7. ### Maths_MikeNew commenter

Further I would advise any new teacher to concentrate first and foremost to teaching their own classes - this will be more than enough to keep you fully occupied.
When you have developed your own classroom teaching skills you can begin to think about departemntal and whole school responsibilities!

8. ### Woostarite

See above.
The exact nature of the prize is not really that important. It could be say small bags of Haribo - something that not acting as an impetus for students to get some reward of monetary value, but just as a nice incentive. To be honest, I reckon the more enthusiastic students would be spurred on by the idea of trying to get as many of their blank boxes stamped - it's a mentality that underpins both the Scouts and Pokemon cards!
I should point out (since I didn't really make it clear from my original post) that this is an extra-curricular thing.
From the perspective of university admissions, it would be particularly important for Lower Sixth students to tackle these kind of problems. Other than as a 'trial', I see no point in limiting the scheme to a small group.
Firstly, I think this is a slight misrepresentation. Secondly, I appreciate your concerns about lack of time, but for me I consider ideas like this under the general umbrella of teaching, and there seems no harm using your early years to try out ideas. I can worry about developing my teaching skills when I'm in the classroom.

9. ### scentless_apprentice

No there isn't a problem using your early years to try out ideas.
However in my experience the most successful NQTs are the ones who concentrate on getting their new classes settled in the first term before then moving forward with ideas such as this.
It is a cracking idea, however it will only be successful when you have the classes on your side and they have your trust to do them properly. Getting to this point takes time and effort, you don't want to spend your time putting this - admittedly worthwhile - resource together only for it to be poorly executed because you don't have the relationship.
Classroom Management First, Enrichment Later.

10. ### Maths_MikeNew commenter

A small bag of haribo - oh well you will learn.
Oh so in your first year your gonna be an outstanding teacher and also good enough to inspire the whole school and sixth form in a way that their current teachers clearly dont with your fantastic and innovative ideas - well done.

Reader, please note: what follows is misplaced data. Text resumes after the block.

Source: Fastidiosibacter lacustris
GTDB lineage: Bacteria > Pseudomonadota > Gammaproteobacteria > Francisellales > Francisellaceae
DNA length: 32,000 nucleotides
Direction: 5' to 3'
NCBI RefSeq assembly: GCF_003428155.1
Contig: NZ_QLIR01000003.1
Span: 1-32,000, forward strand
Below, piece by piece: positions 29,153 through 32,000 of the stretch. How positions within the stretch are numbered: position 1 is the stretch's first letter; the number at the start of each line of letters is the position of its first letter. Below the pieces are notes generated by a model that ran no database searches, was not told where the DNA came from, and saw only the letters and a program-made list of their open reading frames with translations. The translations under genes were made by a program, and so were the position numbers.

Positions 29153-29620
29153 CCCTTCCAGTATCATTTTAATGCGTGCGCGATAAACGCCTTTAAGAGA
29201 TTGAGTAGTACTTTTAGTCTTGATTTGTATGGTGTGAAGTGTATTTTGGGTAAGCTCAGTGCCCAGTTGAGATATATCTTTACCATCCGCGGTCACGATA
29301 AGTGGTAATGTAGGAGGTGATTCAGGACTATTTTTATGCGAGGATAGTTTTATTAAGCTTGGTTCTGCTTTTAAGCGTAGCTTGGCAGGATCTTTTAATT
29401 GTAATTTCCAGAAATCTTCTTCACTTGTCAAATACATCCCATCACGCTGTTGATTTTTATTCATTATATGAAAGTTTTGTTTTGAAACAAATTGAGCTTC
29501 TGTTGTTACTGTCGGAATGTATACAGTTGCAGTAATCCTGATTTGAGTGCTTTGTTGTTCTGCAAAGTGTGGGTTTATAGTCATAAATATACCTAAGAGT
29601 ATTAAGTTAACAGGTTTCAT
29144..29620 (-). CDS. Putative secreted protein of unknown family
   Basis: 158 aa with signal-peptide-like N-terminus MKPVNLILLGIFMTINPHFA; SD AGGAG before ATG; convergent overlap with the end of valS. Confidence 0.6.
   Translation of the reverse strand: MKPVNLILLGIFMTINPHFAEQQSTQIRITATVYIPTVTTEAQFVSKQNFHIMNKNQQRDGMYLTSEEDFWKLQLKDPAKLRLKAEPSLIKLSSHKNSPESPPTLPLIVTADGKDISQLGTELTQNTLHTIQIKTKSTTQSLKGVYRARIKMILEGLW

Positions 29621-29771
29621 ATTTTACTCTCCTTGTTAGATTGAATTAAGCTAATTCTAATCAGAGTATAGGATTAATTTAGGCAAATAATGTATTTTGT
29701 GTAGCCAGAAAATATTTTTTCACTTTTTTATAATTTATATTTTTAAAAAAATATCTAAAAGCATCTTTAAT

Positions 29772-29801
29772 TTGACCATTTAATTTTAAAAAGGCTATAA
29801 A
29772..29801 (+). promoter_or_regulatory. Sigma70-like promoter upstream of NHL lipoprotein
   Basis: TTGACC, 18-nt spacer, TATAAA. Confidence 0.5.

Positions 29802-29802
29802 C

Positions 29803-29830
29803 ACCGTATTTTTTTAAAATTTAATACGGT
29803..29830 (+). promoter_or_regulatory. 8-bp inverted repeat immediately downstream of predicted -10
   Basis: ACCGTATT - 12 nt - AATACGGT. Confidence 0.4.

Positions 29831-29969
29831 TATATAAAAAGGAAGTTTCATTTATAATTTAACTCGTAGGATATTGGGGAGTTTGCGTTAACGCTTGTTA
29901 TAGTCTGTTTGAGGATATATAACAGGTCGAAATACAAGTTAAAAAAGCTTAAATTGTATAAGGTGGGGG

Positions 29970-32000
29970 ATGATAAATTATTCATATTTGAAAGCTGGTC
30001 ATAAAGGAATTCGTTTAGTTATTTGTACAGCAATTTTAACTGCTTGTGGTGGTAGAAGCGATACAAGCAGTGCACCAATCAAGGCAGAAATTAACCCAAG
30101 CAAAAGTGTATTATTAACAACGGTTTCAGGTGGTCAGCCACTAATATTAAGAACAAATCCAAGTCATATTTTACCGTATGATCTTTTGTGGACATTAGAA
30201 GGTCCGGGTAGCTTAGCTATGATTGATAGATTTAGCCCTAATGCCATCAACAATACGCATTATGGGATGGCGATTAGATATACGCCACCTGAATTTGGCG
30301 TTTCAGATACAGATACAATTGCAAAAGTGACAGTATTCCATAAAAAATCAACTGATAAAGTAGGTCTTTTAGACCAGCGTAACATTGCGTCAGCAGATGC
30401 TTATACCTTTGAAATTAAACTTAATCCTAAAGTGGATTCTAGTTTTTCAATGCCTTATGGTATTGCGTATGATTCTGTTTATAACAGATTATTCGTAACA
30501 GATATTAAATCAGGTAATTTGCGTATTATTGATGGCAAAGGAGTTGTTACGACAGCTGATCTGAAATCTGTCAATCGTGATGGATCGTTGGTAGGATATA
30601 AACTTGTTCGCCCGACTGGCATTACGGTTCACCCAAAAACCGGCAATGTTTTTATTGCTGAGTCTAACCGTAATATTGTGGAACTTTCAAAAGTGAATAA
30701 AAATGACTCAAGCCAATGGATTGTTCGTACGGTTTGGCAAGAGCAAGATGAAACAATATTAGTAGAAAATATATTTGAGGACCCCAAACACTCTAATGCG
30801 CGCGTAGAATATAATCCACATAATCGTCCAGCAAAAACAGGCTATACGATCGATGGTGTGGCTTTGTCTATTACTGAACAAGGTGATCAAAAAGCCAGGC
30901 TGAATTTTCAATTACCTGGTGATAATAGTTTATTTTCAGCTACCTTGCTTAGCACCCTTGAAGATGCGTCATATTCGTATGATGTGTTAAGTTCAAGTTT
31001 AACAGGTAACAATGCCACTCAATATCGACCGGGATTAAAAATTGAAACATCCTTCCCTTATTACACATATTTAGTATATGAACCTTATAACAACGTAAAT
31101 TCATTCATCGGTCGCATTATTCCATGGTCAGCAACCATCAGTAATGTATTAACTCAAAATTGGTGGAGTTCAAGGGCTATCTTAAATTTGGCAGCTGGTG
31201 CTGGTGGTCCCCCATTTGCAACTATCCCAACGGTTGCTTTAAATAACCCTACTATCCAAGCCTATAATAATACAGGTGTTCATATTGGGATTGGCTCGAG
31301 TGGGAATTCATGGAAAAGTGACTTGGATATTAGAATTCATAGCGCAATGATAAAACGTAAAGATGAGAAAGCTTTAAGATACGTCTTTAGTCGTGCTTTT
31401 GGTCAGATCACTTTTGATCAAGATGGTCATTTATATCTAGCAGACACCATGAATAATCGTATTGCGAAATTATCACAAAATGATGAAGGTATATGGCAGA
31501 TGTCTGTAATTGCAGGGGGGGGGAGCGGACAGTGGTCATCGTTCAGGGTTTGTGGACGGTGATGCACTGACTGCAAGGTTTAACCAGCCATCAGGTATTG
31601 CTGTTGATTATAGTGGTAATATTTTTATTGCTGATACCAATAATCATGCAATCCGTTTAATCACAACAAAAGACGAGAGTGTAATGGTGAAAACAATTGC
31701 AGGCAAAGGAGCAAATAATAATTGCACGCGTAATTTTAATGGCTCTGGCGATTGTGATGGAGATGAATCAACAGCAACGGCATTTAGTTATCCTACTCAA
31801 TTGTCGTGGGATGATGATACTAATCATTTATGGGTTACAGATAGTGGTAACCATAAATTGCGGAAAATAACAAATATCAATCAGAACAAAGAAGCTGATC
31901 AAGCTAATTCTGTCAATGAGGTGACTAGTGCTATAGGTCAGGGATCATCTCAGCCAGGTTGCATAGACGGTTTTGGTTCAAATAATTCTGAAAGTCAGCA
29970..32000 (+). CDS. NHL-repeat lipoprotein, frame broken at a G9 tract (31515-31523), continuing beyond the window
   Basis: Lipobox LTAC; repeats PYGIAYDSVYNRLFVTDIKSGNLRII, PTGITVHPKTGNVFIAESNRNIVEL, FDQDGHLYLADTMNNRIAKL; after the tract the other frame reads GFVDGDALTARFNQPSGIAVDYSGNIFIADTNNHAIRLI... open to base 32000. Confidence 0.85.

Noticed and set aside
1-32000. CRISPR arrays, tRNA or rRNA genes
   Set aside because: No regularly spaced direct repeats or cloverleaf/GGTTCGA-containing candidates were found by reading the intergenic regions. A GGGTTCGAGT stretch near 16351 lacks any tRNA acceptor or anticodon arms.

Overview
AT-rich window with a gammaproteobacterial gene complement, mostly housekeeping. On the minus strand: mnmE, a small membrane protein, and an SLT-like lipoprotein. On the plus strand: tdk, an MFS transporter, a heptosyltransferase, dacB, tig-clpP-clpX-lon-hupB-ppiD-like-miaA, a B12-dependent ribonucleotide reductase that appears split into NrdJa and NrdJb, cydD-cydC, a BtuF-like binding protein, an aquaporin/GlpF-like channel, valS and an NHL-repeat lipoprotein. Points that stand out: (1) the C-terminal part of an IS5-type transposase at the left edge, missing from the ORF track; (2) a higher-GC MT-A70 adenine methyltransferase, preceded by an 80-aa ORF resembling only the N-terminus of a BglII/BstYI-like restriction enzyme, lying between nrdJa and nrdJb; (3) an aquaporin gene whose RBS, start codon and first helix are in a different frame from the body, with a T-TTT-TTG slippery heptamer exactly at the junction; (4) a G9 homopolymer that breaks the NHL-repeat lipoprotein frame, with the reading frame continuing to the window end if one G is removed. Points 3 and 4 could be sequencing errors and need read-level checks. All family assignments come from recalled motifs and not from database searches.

Well good luck to you and next time you want some well intentioned advice I suggest you take more notice otherwise we bother asking?
I wish you luck in your teaching carer - I too remember the days when I was going to take the teaching profession by storm etc.etc. - I soon learnt the hard way - You will too.

11. ### Woostarite

True, and I take on board all of this. But for the moment, given I have ample time before I start teaching, I was more looking for feedback on the idea itself (e.g. that it needs to ensure that it adequately differentiates between varying ability groups), whereas it seems the thread of this conversation has gravitated towards the act of me personally executing the idea. It could after all be started at a later time, or just start off as a classroom display that I informally encourage a few students to have a go at.

12. ### scentless_apprentice

I think it's a cracking idea, I'm just concerned you need to walk before you run.
Instead of focusing on year groups I'd focus on ability levels. It means that the super-bright Year 7s aren't restricted and the very weak Y11s feel they can attempt something.
Look at pre-existing sites for ideas - the 1000 Problems To Enjoy Site is a good example. I seem to remember Dundee High School having an extensive problems site too.

13. ### Woostarite

(That was in reference to Scentless_Apprentice's post by the way; for the sake of diplomacy it's best I don't respond to Maths_Mike)

14. ### Woostarite

Many thanks for this. Indeed Problem 2 is one I found on the Khan Academy website, but I'm always on the lookout for more resources.

15. ### brookes

In my school there would be two barriers to this idea. Firstly, getting the problem from the wall in to a student's own time. There are both practical and social aspects. Secondly, the amount of time and thought it'd require would greatly outweigh the number of students it would benefit. Don't take comments too personally, it's difficult with experience and hindsight to be 100% enthusiastic about every idea a non/new teacher has. I've found myself getting quite exasperated with another new poster's ideas recently.

16. ### bolzanoweierstrass

Perhaps instead of seeing these problems as an add-on, you could look to integrate these types of activities into lessons. This would address some of the issues to do with access and time (for both you and your pupils) and you would be able to model and develop strategies for your pupils. The trick would be linking them with objectives in schemes of work so that you still cover what is required.

17. ### Woostarite